Nonetheless, when companies were challenged directly over the issue, many insisted that traceability within the chain was too complex and they could not determine whether or not Uzbek cotton was used in their product lines. In particular, they noted the challenge posed by the fact that Uzbek cotton is sold on commodity exchanges and then traded and mixed with cotton from other countries.

Good practice: Creation of a multi-stakeholder investor, NGO and company network

Founded in May 2008, the Cotton Campaign includes a wide range of players including socially-responsible investment companies such as Calvert and Boston Common Asset Management, a range of major brands and retailers, and sector organisations including the National Retail Federation of the US and the National Retail Council of Canada. The Cotton Campaign provides momentum by convening meetings and webinars, collating information, and providing draft language for letters and statements. Nevertheless, while the campaign network provides cohesion to the group's efforts, the individual stakeholders and companies have served as the drivers of change.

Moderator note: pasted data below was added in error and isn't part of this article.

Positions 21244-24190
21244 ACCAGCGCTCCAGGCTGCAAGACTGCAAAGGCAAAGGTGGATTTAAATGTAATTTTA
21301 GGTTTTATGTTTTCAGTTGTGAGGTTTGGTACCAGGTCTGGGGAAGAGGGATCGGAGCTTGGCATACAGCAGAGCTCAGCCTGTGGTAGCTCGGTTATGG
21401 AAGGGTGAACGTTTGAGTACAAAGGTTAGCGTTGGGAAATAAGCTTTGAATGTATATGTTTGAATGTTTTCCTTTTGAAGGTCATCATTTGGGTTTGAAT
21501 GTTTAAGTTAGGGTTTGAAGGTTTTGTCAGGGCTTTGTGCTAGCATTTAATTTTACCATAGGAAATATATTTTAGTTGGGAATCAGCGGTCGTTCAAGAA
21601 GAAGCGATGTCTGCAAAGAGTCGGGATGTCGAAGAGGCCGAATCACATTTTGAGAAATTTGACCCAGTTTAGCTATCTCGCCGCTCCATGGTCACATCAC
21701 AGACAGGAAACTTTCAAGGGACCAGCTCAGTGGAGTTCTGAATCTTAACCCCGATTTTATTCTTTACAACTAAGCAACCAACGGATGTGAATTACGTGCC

The Cotton Campaign has sought to influence policymakers in Uzbekistan through diplomatic channels in order to combat forced child labour. Four trade associations have written letters to the US Department of State, the Department of Labour, the International Labour Organization (ILO) and to President Karimov himself. Despite assurances from the deputy foreign minister of Uzbekistan, there has been no action from the government. Whilst Uzbekistan has ratified ILO Convention 138 on the Minimum Age of Work and Convention 182 on the worst forms of child labour, serious violations are reportedly continuing.

Results: Companies develop policies banning Uzbek cotton

One of the positive outcomes of the campaign is that companies have made significant progress in tracing cotton in the supply chain. Some companies are developing a chain of custody to trace the cotton and yarn used in their manufacturing through the supply chain. Suppliers are being asked to show country of origin certificates.

A wide range of companies have also publicly announced that they will not knowingly source cotton from Uzbekistan, including:

  • American Eagle Outfitters
  • Bed, Bath and Beyond
  • C&A
  • Gap
  • JCPenney
  • Jones Group
  • Kohl's
  • Krenholm (Estonia)
  • Levi Strauss & Co.
  • Limited Brands
  • L.L.Bean
  • Macy's
  • Marimekko
  • Marks & Spencer
  • Nike
  • Nordstrom
  • The North Face
  • Patagonia